Legal Helpers Debt Resolution LLC has agreed to settle charges it violated West Virginia consumer protection laws by misrepresenting to consumers that its lawyers could offer debt relief in the state.
The agreement with West Virginia Attorney General Patrick Morrisey's office bans the Nevada-based company from engaging in debt negotiations or modification services in the state. It also stipulates that Legal Helpers will pay the state $135,000, including $50,000 to be used for consumer restitution.
"This settlement sends a message to those who think they dont have to follow the law that this kind of behavior will not be tolerated," Morrisey said in a press release. "Our Consumer Protection Division knows of at least 400 people who paid Legal Helpers a fee believing that the company would use every legal tool available to help them get out of debt. The company provided little assistance to consumers while reaping thousands of dollars in fees."
Legal Helpers and its principal owners Thomas Macey, Jeffrey Aleman, and Jason Searns, as well as former partner, Jeffrey Hyslip, denied any wrongdoing in the settlement.
Morrisey's office filed a lawsuit against Legal Helpers in Kanawha (W.Va.) Circuit Court in December. The AG's office believes more than 400 West Virginia consumers enrolled with the company and paid advance fees to help resolve their debt, only to not have the debt paid.
The lawsuit claimed that consumers who enrolled with Legal Helpers were told to stop paying creditors and instead open a new dedicated account with a third-party vendor. Consumers then made monthly payments to the third-party vendor instead of the creditor. Legal Helpers and their third-party vendors paid themselves from the dedicated account.
The lawsuit alleged Legal Helpers failed to clearly and conspicuously disclose that it would not provide debt relief services to consumers, including negotiation and debt settlement, until all of its fees have been paid.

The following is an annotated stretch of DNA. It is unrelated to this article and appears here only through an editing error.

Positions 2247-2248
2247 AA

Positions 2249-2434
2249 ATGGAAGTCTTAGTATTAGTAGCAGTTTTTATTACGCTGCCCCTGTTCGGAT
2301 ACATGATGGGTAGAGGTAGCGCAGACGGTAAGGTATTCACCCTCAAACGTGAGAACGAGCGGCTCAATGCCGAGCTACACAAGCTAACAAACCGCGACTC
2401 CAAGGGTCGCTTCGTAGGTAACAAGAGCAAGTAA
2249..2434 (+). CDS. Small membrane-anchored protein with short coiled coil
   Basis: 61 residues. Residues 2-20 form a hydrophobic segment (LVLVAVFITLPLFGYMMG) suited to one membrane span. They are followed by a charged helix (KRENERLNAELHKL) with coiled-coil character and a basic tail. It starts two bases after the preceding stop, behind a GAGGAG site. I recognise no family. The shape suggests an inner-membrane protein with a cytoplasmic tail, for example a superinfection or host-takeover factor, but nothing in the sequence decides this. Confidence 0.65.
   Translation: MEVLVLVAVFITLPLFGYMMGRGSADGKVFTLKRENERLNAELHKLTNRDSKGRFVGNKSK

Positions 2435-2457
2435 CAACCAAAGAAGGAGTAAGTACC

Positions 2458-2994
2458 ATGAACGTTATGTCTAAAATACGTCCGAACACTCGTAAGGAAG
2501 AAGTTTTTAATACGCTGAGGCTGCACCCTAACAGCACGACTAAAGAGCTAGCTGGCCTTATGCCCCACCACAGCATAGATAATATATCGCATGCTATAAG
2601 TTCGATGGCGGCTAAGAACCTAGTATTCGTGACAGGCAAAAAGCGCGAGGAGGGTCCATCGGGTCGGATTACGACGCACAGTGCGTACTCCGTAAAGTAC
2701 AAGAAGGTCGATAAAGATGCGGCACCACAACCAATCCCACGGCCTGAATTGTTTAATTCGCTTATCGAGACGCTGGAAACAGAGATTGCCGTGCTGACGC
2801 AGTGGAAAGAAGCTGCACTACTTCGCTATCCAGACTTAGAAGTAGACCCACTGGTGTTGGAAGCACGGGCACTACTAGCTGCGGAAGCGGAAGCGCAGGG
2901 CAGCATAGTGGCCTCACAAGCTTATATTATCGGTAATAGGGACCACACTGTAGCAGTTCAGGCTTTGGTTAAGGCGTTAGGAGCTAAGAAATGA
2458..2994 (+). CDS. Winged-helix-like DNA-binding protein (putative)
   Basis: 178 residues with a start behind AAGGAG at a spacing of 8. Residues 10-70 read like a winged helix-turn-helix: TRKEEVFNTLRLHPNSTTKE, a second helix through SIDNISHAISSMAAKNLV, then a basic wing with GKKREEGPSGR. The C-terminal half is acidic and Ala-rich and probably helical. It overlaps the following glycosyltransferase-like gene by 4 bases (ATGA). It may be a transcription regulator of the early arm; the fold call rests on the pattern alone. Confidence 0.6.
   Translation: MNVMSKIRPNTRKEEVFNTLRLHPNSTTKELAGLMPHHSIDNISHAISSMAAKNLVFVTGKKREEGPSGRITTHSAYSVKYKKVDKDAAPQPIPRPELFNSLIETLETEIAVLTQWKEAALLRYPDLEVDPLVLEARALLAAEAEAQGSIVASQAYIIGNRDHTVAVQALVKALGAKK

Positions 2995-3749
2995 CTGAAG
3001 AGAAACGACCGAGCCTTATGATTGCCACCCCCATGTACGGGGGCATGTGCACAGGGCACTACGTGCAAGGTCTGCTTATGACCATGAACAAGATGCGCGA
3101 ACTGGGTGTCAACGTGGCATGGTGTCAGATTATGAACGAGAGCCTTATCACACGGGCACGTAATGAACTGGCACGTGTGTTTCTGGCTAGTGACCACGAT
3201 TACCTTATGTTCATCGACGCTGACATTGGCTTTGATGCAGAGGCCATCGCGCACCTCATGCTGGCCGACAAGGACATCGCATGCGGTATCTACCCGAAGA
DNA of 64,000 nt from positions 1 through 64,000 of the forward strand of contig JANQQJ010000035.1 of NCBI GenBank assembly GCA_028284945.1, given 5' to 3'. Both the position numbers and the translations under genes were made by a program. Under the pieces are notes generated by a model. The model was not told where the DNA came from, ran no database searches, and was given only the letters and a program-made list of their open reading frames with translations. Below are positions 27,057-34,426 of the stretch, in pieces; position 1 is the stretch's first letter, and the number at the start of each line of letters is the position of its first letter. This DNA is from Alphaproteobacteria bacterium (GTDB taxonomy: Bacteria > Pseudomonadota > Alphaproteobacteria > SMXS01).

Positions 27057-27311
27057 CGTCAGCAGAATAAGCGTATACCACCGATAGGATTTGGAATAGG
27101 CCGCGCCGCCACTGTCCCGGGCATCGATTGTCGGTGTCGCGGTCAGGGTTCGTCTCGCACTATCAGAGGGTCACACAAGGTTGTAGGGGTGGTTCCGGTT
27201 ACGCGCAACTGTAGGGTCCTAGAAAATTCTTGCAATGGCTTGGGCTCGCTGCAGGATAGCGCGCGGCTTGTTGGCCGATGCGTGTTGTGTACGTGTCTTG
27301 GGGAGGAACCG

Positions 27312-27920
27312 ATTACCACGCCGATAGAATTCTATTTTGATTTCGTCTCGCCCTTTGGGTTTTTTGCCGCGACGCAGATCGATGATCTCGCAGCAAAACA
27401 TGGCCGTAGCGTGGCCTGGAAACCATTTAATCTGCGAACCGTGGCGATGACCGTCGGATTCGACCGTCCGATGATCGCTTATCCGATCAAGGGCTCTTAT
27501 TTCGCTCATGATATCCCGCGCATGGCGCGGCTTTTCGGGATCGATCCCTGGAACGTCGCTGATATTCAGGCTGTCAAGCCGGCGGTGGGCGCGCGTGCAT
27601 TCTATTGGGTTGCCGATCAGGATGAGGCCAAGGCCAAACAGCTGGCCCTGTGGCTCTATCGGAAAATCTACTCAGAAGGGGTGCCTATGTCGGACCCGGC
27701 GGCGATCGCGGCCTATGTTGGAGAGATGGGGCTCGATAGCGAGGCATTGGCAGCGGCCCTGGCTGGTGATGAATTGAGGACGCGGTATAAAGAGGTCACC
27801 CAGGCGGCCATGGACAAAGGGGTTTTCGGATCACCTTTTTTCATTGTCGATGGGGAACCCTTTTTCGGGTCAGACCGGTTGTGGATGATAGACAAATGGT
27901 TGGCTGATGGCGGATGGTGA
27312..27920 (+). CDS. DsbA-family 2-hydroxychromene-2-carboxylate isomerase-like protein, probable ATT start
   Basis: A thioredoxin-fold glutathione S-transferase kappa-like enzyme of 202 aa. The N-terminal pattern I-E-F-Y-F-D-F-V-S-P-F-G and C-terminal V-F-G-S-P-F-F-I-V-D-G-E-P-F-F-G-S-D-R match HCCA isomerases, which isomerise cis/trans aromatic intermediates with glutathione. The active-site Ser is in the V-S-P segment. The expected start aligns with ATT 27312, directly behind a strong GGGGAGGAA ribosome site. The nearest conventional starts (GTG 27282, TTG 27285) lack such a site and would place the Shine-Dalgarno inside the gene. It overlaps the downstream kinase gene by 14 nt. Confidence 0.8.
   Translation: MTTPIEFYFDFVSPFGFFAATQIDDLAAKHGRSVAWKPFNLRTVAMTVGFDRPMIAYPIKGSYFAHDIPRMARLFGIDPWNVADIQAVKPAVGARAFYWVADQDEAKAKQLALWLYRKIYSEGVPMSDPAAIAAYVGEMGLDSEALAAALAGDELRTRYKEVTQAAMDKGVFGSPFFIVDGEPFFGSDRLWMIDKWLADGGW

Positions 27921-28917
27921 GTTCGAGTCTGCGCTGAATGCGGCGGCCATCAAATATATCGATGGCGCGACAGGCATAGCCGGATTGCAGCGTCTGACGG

The case followed a two-year investigation started under former West Virginia Attorney General Darrell McGraw. His office first subpoenaed Legal Helpers for documents in November 2011. Morrisey defeated McGraw in the 2012 general election.
As part of the settlement, Macey, Aleman and Searns may engage in the practice of law in West Virginia as long as they become licensed in the state, or are admitted to practice before a court for a particular matter.
Attorneys general in Indiana, Illinois, Missouri, Rhode Island and Oregon previously filed lawsuits against Legal Helpers.
Last year, Missouri Attorney General Chris Koster alleged the company failed to deliver on promises to provide loan modification and mortgage relief to homeowners. The case is pending.
In late 2012, Oregon Attorney General Ellen Rosenblum's office sued the company for allegedly collecting an estimated $2.5 million in fees from Oregon residents since 2009, despite not being registered to conduct business in the state as required by law. The case is pending.
In Illinois, the company agreed to stop doing business in the state, and paid fines and restitution.
Illinois Attorney General Lisa Madigan's office first filed a lawsuit in March 2011 against Legal Helpers, alleging the company used lawyers as a front to illegally collect massive fees from consumers seeking help.